Assume that you also have the weighting functions $w_1(x), w_2(x) : \Omega \rightarrow [0,1], w_1(x) + w_2(x) = 1$ and also $n$ independently and identically distributed (i.i.d.) samples $x_{p_L,i}: i=1,...,n$ according to $p_L$, and $m$ i.i.d. samples $x_{p_B,j} : j=1,...,m$ according to $p_B$, we can use Monte Carlo with MIS to estimate the integral $I$: $$ I = \int_{\Omega}{f(x)\,d\mu(x)} = \int_{\Omega}{f(x)(w_1(x)+w_2(x))\,d\mu(x)} \\ = \int_{\Omega}{\frac{w_1(x)f(x)}{p_L(x)}p_L(x)\,d\mu(x)} + \int_{\Omega}{\frac{w_2(x)f(x)}{p_B(x)}p_B(x)\,d\mu(x)} \\ = E\left[\frac{w_1(X_{p_L})f(X_{p_L})}{p_L(X_{p_L})}\right] + E\left[\frac{w_2(X_{p_B})f(X_{p_B})} {p_B(X_{p_B})}\right] \\ = \frac{1}{n}\sum_{i=1}^{n}{E\left[\frac{w_1(X_{p_L,i})f(X_{p_L,i})}{p_L(X_{p_L,i})}\right]} + \frac{1}{m}\sum_{j=1}^{m}{E\left[\frac{w_2(X_{p_B,j})f(X_{p_B,j})} {p_B(X_{p_B,j})}\right]} \\ = E\left[\frac{1}{n}\sum_{i=1}^{n}{\frac{w_1(X_{p_L,i})f(X_{p_L,i})}{p_L(X_{p_L,i})}}\right] + E\left[\frac{1}{m}\sum_{j=1}^{m}{\frac{w_2(X_{p_B,j})f(X_{p_B,j})} {p_B(X_{p_B,j})}}\right] \\ \approx \frac{1}{n}\sum_{i=1}^{n}{\frac{w_1(x_{p_L,i})f(x_{p_L,i})}{p_L(x_{p_L,i})}} + \frac{1}{m}\sum_{j=1}^{m}{\frac{w_2(x_{p_B,j})f(x_{p_B,j})} {p_B(x_{p_B,j})}} $$ Where the second equality holds because $w_1(x)+w_2(x)=1$, the fourth follows from the definition of expected value, the fifth holds since $X_{p_L,i}$ are independently and identically distributed (i.i.d.) according to $p_L$ and similarly $X_{p_B,i}$ are i.i.d. according to $p_B$. The sixth holds because of the properties of the expectation (which follows from the fact that integration is a linear operator). The last approximate equality follows from the strong law of large numbers (the average of the samples converges almost surely to the expected value with the number of samples going to infinity).

Having this result the first thing to note is that both pdfs are defined with respect to the same measure $\mu(x)$. However I believe that in your code and overview you pdf for sampling the light $p_L$ is defined with respect to the area measure, whereas the pdf for sampling the brdf $p_B$ is defined with respect to the solid angle measure. The relationship between those being $d\sigma(x\rightarrow y) = \frac{\cos\theta_y}{||x-y||^2}dA(y)$, where $x \in \mathbb{R}^3$ is the current point for which you are computing the illumination (that is your intersection point), and $y \in \mathbb{R}^3$ is a point on the surface of some light source. Additionally $(x\rightarrow y) = \frac{y-x}{||y-x||}$ is simply the unit direction vector from $x$ to $y$, $\cos\theta_y = n_y \cdot (y\rightarrow x)$ is the cosine of the angle between the normal $n_y$ (also unit length) of the light surface at $y$ and $-(x\rightarrow y)$. More specifically what you have produced as light pdf is really the probability of picking the light $weights[i]/sum$ multiplied by the probability of picking uniformly a point on the light source that you have chosen $1/area$. The solid angle to area (or vice versa) conversion seems to be missing in your code and your overview, that is your pdf is with respect to the area measure, and you combine it with a pdf (the brdf's) that is with respect to the solid angle measure, which is clearly wrong as you can see from my derivation above. To get the brdf pdf with respect to the area measure and not the solid angle measure you can use: $p_{\omega}(\omega)\,d\sigma(\omega) = p_A(y)\,dA(y)$ then using the relationship between the measures $p_A(y) = p_{\omega}(\omega)\,d\sigma(\omega) / dA(y) = p_{\omega}(\omega) \frac{\cos\theta_y}{||x-y||^2}$. You can refer to [MIS, 2.3] equation (9). For a formal derivation of the relationship between the two measures you can refer to http://www.dgp.toronto.edu/~lessig/dissertation/files/area_formulation.pdf , another possible derivation of the same fact can be done through the divergence theorem.

Now as far as the practical part goes - you need to know when to apply the mis weighting. There are a few cases which occur. Initially for the very first ray, you should not use MIS since you shouldn't sample any light directly. Additionally if the last bounce was fully deterministic (ideal reflection/refraction) then you also should not use MIS, since sampling the light is useless in that case. Finally if you hit a light through sampling the bsdf, you should use MIS to add this contribution, and convert the bsdf pdf wrt the area measure, and then combine it with the probability of sampling this point on this light by using the light pdf and use the area formulation estimator of the rendering equation. When you sample a light, you should also use MIS, once again computing the area formulation estimator. Finally if you have point lights, those can be sampled only through NEE, so you should not use MIS.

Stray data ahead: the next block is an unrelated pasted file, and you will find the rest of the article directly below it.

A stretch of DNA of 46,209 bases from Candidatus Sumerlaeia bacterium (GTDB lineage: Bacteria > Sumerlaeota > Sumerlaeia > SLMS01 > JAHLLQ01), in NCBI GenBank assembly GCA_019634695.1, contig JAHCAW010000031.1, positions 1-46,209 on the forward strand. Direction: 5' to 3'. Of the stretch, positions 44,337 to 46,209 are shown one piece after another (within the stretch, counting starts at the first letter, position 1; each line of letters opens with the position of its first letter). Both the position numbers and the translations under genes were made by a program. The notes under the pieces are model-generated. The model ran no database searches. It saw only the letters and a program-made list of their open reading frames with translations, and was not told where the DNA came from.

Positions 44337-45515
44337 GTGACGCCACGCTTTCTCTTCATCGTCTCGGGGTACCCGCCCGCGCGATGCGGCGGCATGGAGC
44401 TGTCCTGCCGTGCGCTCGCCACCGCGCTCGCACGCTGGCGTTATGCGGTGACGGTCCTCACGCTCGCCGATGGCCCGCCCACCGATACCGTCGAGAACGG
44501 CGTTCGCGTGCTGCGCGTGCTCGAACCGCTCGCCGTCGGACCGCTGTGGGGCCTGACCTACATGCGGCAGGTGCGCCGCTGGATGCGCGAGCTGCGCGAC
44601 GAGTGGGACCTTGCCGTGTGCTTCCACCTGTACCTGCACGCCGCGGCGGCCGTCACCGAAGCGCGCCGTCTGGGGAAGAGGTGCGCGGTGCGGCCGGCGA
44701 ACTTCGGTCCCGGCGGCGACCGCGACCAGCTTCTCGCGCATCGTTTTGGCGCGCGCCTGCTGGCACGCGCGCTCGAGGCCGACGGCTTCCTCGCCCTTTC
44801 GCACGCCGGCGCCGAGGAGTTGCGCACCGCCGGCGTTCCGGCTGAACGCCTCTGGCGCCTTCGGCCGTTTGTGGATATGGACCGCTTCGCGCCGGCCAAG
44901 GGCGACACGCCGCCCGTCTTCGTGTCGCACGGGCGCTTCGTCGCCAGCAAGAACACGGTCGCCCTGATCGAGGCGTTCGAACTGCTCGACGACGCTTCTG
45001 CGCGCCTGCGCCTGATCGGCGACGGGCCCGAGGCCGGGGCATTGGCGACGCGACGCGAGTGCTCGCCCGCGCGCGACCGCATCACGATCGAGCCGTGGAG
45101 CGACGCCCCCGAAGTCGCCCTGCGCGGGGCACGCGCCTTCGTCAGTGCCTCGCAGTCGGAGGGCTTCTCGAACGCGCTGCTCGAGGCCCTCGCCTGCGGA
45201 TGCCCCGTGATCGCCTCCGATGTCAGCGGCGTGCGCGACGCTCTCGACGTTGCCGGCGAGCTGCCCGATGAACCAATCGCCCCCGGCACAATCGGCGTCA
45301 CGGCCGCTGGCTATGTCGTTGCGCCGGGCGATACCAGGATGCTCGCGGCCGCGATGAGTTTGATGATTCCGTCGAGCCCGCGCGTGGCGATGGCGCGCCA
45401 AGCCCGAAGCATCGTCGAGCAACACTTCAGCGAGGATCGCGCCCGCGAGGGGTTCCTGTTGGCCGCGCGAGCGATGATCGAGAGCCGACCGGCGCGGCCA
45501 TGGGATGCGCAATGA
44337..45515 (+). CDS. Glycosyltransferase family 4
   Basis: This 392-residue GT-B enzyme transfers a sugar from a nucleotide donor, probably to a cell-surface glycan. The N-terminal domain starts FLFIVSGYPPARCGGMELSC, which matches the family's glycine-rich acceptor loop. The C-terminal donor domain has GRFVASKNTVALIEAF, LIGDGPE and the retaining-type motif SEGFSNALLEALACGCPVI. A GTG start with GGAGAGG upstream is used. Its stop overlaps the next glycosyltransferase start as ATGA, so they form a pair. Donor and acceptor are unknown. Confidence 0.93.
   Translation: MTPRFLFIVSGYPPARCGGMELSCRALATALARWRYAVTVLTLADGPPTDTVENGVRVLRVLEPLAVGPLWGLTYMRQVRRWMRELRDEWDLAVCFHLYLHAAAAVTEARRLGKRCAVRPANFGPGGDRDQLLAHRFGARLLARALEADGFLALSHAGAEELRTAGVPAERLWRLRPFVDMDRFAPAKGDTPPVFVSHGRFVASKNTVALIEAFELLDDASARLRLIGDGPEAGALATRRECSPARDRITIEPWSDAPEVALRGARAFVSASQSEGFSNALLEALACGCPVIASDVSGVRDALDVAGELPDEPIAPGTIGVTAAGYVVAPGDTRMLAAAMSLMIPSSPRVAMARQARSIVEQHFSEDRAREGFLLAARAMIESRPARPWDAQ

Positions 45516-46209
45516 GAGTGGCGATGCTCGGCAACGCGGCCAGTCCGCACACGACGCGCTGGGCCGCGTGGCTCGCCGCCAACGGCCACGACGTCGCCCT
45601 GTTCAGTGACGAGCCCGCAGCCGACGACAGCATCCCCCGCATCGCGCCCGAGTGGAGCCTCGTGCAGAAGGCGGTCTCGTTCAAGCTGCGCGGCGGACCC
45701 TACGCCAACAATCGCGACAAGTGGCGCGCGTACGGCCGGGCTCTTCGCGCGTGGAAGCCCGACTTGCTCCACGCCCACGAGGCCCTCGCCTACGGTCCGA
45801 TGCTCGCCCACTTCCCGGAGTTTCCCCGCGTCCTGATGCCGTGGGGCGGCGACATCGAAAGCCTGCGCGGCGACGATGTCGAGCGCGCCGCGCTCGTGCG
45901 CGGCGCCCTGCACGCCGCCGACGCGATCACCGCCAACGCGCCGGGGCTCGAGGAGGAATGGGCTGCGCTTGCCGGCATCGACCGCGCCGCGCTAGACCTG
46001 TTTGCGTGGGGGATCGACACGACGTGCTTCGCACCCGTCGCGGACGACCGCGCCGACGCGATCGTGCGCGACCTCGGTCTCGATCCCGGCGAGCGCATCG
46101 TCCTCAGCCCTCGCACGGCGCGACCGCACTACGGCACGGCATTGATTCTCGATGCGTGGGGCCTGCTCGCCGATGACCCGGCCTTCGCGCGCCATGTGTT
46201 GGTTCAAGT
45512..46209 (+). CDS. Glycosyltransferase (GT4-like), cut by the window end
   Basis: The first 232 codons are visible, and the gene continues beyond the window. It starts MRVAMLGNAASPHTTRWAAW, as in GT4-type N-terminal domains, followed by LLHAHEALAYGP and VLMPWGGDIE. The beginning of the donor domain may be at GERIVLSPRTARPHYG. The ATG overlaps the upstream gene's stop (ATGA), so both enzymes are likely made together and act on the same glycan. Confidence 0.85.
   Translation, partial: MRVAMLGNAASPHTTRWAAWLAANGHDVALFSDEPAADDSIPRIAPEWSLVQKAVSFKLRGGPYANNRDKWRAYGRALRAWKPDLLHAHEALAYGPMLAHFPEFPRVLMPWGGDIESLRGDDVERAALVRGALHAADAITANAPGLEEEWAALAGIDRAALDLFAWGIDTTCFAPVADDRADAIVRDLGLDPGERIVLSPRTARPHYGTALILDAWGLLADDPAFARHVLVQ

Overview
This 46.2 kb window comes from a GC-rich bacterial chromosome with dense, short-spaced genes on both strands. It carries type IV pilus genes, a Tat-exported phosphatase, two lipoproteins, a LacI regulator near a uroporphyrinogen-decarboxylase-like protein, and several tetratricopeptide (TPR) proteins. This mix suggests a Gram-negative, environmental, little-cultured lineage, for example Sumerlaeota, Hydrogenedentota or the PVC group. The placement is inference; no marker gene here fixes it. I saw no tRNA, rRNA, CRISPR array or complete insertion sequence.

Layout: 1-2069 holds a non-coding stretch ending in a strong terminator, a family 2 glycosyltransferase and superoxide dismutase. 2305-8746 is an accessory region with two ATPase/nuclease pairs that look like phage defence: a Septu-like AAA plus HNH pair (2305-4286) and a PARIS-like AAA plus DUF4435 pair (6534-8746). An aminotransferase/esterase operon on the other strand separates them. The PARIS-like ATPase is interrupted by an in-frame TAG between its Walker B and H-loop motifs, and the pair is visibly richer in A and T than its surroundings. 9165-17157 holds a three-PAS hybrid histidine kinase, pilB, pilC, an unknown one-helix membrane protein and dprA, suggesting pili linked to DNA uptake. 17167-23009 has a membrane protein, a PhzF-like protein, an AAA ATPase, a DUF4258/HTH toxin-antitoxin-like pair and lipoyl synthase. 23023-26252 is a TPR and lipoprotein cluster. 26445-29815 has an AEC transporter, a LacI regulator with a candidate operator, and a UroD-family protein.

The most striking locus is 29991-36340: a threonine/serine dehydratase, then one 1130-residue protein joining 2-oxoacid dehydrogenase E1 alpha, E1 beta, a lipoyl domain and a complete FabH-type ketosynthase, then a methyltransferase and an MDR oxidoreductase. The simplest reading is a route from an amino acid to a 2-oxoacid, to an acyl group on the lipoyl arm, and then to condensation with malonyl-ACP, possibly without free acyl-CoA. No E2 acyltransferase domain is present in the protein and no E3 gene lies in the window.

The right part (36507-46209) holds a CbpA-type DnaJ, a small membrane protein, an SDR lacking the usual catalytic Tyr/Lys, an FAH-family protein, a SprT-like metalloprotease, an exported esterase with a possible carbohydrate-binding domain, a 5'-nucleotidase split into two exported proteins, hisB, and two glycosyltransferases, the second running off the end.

Note that there may be more mistakes that you have. Also I didn't understand anything of your explanation past "After that I come to BRDF sampling.".

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  • $\begingroup$ Thanks for the detailed write-up. So in short (1) I need to compute both light and brdf samples using integral over area not solid angle. And (2) I also need to compute the BRDF PDF w.r.t to the area. I was actually doing (1) but changed it to integral over solid angle and noticed images getting brighter. Well anyways, will report back shortly. $\endgroup$ – gallickgunner Feb 24 at 18:33
  • $\begingroup$ You can decide on one of the two formulations: either area or solid angle. That means that all of your pdfs (even outside of the weights) should match this formulation, as well the rendering equation formulation that you use and consequently the estimator that you will compute. The good thing is that nothing except for the pdfs in your weights needs to change. Since I think that most of your stuff is already in solid angle formulation (your brdf pdf and the estimators), then just convert the light pdf wrt solid angle (mult by $r^2/\cos\theta_y$). $\endgroup$ – lightxbulb Feb 24 at 18:47
  • $\begingroup$ Hey thanks for the answer. I think most of the problems have been resolved. Check the update images. The fireflies seem no less though or it's just that there are too many of them to make a difference. I'll try with different scene parameters. I also don't get what you said about the first ray should not use MIS. I think you meant for naive path tracing. I'm using NEE. $\endgroup$ – gallickgunner Feb 24 at 19:43
  • $\begingroup$ The first ray (emanating from the camera) should not use NEE, since you will hit anything visible either way. The fact that the fireflies do not even diminish is strange (it's not impossible though), so I still have my doubts. $\endgroup$ – lightxbulb Feb 24 at 20:02
  • $\begingroup$ About fireflies diminishing, I think the real reason for fireflies in my scene is because the reflective sphere shows an image of bright light source. This is very small as compared to the actual size of the light sources. Hence when the rays hitting the walls bounce, only a very few of them end up striking the light source image on the reflective sphere giving an incredibly high color in some samples. This just sounds like I am double dipping lights (1 from NEE, 2nd from reflective sphere) Sounds wrong but never seen such a case where people ignore the reflection of light in GI. $\endgroup$ – gallickgunner Feb 24 at 21:07
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One of the first things that many people get wrong with MIS of direct lighting is that you have to always consider the same light source for both light sampling and BSDF sampling. For example, if you sampled Light $L_i$ during light sampling and the ray spawned from BSDF sampling hit $L_j$, you cannot mix them together since the probabilities cannot be used together for weights.

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  • $\begingroup$ That answers my point mentioned in the edit portion. The main problem still remains though. $\endgroup$ – gallickgunner Jan 8 at 16:08